Goal-Setting Theory Definition: This theory has established four main propositions, which help to explain work behaviour, why people strive to try and meet their goals and why people don’t work as hard as they should.

The Goal-setting Theory has mainly been applied to short-term objectives, as they are often a lot more clear and thought as, as looking too far into the future is quite hard to do. The four main propositions are below:

Creating Challenging Goals

This leads to increased levels in performance. These types of goals, also known as ‘stretch’ goals lead as to work harder and push to meet the objectives, therefore getting much more from workers for the same price.

Creating Specific Goals

This also leads to higher levels of performance, as employees know exactly what they are trying to achieve. SMART comes into this area of the theory, saying that goals should be; specific, measurable, attainable, realistic and time related.

Participation Objectives

This proposition helps to make people feel more involved with their working lives, therefore making them much more interested in actually completing the goals. Commitment is increased.

Knowing the results of the last objectives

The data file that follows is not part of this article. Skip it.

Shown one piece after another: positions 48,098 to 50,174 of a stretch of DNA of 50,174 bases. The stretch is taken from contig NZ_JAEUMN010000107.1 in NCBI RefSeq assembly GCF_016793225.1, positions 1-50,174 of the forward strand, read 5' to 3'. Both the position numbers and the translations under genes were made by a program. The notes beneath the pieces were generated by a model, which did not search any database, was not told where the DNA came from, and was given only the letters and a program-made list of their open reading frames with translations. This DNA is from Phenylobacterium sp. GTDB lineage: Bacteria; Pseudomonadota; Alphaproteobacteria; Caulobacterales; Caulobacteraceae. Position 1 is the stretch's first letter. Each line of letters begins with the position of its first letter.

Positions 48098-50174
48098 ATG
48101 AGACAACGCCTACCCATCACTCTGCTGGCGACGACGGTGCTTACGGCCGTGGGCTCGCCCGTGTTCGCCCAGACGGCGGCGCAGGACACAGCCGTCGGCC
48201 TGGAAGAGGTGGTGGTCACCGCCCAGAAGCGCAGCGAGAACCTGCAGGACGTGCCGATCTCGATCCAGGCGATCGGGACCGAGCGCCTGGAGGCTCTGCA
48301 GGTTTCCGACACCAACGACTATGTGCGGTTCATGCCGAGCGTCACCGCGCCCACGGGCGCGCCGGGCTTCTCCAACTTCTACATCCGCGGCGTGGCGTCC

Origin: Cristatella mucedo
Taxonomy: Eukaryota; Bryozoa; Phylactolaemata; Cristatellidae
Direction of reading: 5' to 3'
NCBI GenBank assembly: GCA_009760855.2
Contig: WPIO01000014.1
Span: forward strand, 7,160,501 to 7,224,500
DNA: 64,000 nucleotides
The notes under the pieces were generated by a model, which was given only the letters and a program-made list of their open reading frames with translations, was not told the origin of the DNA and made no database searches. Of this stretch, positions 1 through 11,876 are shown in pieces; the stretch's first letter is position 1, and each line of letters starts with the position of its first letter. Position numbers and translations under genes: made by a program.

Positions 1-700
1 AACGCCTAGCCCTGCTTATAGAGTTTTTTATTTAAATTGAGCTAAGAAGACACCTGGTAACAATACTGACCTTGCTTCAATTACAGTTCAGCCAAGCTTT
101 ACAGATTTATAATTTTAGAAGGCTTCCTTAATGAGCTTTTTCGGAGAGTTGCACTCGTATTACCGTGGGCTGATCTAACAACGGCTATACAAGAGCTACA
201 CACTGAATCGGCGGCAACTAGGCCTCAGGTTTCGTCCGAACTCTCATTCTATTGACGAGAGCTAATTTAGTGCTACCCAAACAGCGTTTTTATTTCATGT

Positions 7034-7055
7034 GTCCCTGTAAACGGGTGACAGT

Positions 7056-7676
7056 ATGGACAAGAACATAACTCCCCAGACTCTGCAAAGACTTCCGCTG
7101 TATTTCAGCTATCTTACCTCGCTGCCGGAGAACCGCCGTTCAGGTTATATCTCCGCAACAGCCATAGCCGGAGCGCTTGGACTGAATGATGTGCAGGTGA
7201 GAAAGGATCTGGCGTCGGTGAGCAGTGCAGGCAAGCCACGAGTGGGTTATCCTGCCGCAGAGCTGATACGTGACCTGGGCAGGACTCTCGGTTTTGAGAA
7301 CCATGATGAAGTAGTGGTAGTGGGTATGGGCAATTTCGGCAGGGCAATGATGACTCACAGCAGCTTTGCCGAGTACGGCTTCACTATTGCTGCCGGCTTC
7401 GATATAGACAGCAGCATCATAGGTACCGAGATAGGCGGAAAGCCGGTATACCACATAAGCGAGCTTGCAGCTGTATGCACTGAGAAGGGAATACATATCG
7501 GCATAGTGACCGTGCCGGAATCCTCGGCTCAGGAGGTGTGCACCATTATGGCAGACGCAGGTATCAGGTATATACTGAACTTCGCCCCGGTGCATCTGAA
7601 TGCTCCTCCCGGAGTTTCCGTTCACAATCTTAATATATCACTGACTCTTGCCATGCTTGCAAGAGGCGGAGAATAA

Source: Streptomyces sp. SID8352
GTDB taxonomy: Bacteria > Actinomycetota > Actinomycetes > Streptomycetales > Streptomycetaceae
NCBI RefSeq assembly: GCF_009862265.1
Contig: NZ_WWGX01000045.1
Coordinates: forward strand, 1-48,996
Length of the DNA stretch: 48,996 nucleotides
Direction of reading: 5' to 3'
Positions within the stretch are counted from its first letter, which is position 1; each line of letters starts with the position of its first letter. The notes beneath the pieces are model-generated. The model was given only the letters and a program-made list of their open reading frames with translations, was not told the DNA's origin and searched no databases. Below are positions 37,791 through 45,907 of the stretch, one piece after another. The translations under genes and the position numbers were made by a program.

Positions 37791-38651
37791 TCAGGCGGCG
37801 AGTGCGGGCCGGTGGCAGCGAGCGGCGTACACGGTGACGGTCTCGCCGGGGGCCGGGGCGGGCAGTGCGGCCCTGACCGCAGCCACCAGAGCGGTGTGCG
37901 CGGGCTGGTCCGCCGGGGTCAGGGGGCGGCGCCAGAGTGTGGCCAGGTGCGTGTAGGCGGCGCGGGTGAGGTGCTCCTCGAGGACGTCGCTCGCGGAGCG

Allowing employees to know what was achieved in past objectives will help them strive to beat them, increasing performance and results.

However, there are some implications of the Goal-setting Theory (Locke and Latham, 1990), mainly due with overuse of the above propositions. These implications are noted below:

  • Setting goals which are too hard to achieve. This could lead to dissatisfaction in the workplace and lead to less results.
  • Not being specific enough, which could lead to people missing out parts of the objective and therefore not actually meeting them.
  • Allowing employees to participate too much, which could lead to easier objectives being set, or objectives which aren’t relevant to the company.

(Locke and Latham, 1990)

Key Learning Points

  1. What is the Definition of Motivation?
  2. Explain the Goal-Setting Theory?